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April 24, 2015

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Venture for America fellows are working to make their new home a better place

Hsieh, Downtown Project pledge $1 million to the group, which places college graduates with startup businesses

Here’s the weird part of Josh Levine’s first three months into his two-year stint in Las Vegas as a fellow from Venture for America, a group that places new college graduates with startup businesses in cities not used to the startup trend.

Levine likes it here.

He likes it so much that when the 23-year-old is done with his stint working on health issues for the Downtown Project, the Wesleyan University graduate actually wants to stay here.

“I went home for Thanksgiving (to New Haven, Conn.) and found myself a little homesick for Las Vegas,” Levine says. “I never would have expected that. It’s surprising to me.”

More surprising is that Laura Berk, 22, another one of the seven Venture for America fellows hired by the Downtown Project a few months ago, feels much the same.

“I’d like to stay” when her two years is up, said Berk, who is working with the Vegas Tech Fund, a venture capital group set up by Zappos CEO Tony Hsieh and others. “Every day, every week here is different.”

Levine and Berk might not know it, but that’s what Hsieh had hoped for all along. Ultimately, he wants these young, smart “kids” brought to Las Vegas through programs such as Venture for America and Teach for America (Hsieh pledged $1.5 million in 2011) to stay long after they’ve completed their respective two-year obligations.

To that end, Hsieh announced this morning that he and the Downtown Project are pledging $1 million to Venture for America, a Peace Corps-like group. Over the next five years, Venture for America plans to send at least 100 college graduates to Las Vegas to support the Downtown Project.

On Friday night, Hsieh was sitting in the back of a double-wide trailer set up as a sort of speakers bureau — another Downtown Project venture that will expand in the coming year — at Seventh and Fremont streets. A former Las Vegan, Kevin Rose, now working for Google Ventures, was addressing a packed house.

Hsieh said the $1 million pledge wasn’t a difficult decision to make.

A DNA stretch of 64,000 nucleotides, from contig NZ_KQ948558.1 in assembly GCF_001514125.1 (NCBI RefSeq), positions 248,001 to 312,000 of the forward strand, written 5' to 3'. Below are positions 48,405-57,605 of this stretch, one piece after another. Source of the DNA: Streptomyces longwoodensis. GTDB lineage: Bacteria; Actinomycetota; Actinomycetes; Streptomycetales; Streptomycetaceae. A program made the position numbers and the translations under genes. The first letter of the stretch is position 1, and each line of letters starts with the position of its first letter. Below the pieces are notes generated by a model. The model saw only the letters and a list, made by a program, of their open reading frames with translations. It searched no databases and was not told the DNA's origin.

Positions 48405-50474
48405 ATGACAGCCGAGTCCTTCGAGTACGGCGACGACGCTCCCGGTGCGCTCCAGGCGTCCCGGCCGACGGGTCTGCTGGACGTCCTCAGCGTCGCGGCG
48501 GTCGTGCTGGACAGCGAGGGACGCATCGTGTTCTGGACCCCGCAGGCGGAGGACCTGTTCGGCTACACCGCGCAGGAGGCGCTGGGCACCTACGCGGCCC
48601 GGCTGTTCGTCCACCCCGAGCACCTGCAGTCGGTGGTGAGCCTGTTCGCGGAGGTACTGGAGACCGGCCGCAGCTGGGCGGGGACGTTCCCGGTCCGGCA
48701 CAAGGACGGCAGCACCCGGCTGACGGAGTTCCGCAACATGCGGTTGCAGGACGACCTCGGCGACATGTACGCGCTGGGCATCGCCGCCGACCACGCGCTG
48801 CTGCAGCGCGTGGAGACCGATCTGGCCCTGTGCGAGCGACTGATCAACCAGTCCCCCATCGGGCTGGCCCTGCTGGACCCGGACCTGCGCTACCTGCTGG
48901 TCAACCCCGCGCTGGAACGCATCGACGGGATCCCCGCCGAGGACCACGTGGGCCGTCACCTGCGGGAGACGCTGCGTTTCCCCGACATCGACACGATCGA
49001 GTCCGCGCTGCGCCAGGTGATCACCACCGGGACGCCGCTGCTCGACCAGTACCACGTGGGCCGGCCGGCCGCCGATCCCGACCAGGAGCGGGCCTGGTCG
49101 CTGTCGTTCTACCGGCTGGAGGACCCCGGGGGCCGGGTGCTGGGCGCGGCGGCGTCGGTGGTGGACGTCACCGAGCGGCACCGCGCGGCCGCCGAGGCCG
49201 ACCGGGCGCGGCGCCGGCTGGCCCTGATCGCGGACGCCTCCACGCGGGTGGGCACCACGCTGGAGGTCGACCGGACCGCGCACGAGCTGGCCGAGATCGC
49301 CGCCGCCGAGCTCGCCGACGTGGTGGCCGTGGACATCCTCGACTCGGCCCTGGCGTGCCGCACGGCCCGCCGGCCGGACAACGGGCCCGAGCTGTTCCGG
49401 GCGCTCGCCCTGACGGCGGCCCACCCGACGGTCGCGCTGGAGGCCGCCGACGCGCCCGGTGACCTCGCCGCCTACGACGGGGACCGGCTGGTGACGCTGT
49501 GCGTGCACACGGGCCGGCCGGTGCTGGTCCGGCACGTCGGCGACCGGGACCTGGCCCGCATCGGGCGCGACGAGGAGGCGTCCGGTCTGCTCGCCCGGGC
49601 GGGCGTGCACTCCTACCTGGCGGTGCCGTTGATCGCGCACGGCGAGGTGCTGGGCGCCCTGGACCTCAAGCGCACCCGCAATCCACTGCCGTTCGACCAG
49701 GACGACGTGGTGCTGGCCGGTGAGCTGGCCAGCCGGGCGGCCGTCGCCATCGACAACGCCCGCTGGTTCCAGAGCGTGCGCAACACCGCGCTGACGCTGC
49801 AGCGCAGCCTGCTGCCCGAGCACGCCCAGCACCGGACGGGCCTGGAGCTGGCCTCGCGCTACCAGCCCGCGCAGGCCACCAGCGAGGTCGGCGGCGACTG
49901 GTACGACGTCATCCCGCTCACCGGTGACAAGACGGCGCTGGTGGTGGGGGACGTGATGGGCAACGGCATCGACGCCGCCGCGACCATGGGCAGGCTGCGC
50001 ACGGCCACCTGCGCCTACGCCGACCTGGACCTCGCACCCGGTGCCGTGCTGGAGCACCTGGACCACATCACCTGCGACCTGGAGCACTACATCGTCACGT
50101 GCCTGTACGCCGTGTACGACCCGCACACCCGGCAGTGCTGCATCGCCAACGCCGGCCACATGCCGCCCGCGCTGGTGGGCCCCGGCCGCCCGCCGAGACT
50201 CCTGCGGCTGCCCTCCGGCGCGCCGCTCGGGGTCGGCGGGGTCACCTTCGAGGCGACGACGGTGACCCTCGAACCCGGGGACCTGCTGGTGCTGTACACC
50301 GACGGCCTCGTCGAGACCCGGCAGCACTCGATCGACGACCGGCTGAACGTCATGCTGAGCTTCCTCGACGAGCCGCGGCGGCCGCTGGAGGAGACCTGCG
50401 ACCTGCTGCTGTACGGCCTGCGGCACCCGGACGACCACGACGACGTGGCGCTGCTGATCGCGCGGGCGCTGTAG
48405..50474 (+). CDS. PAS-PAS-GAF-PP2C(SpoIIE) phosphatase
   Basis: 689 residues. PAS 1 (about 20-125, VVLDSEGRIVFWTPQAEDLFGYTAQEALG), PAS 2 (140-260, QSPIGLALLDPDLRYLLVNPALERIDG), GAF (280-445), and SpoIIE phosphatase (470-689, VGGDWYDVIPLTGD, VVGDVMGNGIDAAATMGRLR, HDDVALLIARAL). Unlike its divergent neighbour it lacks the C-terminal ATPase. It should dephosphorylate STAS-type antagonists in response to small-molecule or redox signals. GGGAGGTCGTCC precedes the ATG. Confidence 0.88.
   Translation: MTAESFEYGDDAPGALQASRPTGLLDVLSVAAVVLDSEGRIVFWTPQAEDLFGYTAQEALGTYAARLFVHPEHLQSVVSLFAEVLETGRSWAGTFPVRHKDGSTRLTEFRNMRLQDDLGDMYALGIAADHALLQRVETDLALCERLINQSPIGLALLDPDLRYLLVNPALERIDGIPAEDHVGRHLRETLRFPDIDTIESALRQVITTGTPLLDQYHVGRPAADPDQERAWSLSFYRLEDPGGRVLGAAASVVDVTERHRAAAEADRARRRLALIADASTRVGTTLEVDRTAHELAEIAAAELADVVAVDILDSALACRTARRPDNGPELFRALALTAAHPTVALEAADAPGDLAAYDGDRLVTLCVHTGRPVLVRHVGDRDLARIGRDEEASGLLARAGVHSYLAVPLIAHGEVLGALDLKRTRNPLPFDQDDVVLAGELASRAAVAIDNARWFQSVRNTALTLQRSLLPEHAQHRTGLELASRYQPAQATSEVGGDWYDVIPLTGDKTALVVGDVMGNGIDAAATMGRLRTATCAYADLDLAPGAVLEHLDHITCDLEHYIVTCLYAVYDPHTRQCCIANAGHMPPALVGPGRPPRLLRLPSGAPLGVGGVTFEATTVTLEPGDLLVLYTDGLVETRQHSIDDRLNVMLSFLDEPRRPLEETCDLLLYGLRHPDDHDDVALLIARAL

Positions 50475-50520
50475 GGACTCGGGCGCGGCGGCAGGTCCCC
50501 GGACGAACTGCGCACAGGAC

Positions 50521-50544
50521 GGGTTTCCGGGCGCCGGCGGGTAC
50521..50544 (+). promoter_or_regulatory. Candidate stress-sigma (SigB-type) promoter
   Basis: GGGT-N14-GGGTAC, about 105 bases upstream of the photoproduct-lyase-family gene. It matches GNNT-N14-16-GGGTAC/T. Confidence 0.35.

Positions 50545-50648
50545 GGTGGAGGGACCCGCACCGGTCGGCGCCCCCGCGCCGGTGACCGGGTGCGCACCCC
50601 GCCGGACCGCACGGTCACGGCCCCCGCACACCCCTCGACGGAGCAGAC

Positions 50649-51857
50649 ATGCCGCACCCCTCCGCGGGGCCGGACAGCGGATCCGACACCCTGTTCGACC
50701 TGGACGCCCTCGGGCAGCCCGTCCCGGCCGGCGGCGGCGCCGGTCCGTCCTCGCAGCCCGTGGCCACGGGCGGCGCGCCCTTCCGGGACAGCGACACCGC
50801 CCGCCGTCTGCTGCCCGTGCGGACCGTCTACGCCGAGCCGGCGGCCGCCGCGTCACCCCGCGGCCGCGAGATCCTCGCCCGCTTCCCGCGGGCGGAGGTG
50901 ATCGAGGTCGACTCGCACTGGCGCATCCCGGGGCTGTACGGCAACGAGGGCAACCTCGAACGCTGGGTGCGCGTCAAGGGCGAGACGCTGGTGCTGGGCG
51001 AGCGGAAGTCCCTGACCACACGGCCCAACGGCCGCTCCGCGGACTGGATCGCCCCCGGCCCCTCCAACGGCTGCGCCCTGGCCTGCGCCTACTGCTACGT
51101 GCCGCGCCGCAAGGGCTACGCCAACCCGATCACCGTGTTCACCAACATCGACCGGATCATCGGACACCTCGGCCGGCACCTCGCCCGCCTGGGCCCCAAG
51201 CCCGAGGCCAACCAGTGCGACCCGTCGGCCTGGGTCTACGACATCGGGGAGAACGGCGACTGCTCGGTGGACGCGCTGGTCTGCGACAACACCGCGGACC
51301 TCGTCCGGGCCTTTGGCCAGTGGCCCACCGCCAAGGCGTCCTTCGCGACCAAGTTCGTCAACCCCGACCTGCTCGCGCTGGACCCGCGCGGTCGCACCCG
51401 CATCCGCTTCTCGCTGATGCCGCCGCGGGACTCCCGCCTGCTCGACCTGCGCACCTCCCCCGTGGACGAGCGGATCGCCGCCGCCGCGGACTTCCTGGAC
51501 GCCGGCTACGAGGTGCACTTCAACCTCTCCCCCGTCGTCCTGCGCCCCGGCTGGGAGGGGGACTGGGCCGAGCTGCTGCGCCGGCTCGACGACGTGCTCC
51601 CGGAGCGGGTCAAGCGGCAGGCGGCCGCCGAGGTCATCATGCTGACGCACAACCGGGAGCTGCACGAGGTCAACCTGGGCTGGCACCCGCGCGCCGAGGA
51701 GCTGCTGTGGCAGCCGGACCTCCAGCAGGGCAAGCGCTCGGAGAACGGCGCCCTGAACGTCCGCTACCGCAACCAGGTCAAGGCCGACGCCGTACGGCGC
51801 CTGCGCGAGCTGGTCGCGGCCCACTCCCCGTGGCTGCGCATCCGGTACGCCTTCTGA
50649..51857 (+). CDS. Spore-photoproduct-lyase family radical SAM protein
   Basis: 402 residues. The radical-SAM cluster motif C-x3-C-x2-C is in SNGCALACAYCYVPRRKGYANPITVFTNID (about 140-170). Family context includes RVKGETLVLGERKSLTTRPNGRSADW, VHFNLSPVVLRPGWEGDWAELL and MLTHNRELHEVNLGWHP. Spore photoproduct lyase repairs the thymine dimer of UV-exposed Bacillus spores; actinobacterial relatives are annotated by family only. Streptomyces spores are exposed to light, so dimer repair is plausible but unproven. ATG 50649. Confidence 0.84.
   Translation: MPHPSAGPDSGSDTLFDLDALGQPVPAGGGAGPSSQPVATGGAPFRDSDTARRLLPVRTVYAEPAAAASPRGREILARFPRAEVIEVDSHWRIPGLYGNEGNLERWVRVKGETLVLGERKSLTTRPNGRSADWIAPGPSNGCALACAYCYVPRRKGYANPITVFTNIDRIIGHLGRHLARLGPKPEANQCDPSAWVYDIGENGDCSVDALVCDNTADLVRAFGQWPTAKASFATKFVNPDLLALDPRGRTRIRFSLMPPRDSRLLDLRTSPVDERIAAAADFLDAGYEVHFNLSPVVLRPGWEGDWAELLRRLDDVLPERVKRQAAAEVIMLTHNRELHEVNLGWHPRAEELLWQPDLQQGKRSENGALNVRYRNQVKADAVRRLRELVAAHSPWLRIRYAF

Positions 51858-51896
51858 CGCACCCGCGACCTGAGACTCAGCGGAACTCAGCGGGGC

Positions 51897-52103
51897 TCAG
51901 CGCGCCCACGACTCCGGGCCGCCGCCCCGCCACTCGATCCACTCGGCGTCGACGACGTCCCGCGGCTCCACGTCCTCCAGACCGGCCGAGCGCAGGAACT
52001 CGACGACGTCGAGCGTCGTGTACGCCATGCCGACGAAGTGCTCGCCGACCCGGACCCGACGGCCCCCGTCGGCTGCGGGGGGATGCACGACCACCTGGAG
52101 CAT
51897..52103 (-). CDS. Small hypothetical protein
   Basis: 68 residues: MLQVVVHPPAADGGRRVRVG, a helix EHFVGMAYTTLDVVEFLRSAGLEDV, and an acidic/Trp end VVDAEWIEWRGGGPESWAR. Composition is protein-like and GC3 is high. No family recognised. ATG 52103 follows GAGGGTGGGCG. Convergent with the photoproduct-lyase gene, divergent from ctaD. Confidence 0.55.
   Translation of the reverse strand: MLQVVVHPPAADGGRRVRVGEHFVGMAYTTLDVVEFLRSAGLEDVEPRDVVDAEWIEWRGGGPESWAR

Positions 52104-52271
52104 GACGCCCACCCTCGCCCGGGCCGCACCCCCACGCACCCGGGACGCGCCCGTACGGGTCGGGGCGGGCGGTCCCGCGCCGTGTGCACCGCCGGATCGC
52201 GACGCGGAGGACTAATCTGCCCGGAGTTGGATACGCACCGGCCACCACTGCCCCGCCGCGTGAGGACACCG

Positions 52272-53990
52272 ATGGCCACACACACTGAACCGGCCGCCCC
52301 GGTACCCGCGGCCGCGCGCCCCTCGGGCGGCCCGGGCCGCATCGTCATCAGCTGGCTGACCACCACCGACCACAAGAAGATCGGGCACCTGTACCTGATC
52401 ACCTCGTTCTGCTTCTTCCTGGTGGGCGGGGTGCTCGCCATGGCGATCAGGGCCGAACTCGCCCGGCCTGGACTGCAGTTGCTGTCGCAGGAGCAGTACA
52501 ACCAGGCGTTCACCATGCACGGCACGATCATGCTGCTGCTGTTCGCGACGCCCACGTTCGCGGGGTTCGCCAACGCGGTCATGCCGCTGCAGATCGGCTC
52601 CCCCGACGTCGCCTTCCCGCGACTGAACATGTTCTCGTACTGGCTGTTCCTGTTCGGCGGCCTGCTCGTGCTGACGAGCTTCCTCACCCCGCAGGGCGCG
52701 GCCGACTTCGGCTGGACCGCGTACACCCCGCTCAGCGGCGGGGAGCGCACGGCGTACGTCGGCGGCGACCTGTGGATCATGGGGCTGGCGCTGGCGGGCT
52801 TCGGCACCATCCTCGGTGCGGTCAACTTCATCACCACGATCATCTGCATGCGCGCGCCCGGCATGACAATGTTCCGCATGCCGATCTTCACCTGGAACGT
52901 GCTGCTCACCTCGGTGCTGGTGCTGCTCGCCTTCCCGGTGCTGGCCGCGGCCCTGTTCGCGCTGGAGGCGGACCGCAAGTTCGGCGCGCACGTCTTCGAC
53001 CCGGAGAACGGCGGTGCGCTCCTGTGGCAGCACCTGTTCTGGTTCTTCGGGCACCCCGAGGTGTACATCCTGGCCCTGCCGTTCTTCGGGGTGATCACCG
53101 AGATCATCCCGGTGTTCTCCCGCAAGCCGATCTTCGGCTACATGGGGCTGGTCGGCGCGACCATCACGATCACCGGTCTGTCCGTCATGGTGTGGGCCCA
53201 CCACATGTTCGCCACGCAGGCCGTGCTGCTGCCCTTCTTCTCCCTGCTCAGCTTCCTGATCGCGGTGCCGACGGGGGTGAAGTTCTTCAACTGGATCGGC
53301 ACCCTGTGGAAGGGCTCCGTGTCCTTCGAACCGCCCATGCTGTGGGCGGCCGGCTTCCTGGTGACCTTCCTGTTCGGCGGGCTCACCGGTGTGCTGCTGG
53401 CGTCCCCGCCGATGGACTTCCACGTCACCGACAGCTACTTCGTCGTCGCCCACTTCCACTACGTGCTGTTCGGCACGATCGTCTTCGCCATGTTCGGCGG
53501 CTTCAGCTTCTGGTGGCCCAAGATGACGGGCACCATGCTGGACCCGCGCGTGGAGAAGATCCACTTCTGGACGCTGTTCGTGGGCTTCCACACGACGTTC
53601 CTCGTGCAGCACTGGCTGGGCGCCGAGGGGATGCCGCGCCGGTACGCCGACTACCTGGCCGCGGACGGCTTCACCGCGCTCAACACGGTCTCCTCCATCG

“They have far exceeded anything we expected from them,” he said of the seven Venture for America fellows who live and work in Las Vegas now.

Andrew Yang, founder and president of Venture for America, which is just more than a year old, called Las Vegas “among the very best” of the numerous cities with Venture for America operations.

“They’re doing great things here,” he said through a press release. “We are looking forward to working with Downtown Project for years to come.”

Jeanne Markel, Zappos’ Downtown Team director, said this “small test” of seven college graduates “really surprised us.”

“It’s been amazing working with them, they are living here, they work hard, they are civic-minded — these are kids who were involved in community long before coming to Las Vegas,” she said.

Berk, who graduated in economics from Williams College, said part of her job is to interview people representing businesses that the Vegas Tech Fund might invest with. Part of the Vegas Tech Fund’s mission is to find companies who have the civic-mindedness that Hsieh used to help build Zappos into a $2 billion company.

“We bring them here, see if they ‘get it,’ see if they are cultural and community fits,” Berk said.

She speaks with the ebullience of a college graduate in a new job but levels it with a perspective that shows she, too, "gets it” and sees the whole picture that is hopefully coming into view.

“Tony says, ‘downtown Vegas makes you smarter,” said Berk, noting that’s the ultimate goal of the Downtown Project. “It feels like that’s what’s happening.”

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  1. Venture for America is an amazing program that needs to be massively expanded.

    Teach for America is an ideologically based organization that ignores poverty as a controlling factor in student success, pushes for-profit education "reforms" that data proves don't work, and is almost exclusively funded by organizations that either get rich from privatizing education or are anti-tax crusaders. If Hsieh doesn't ultimately regret funding them then the rest of us will.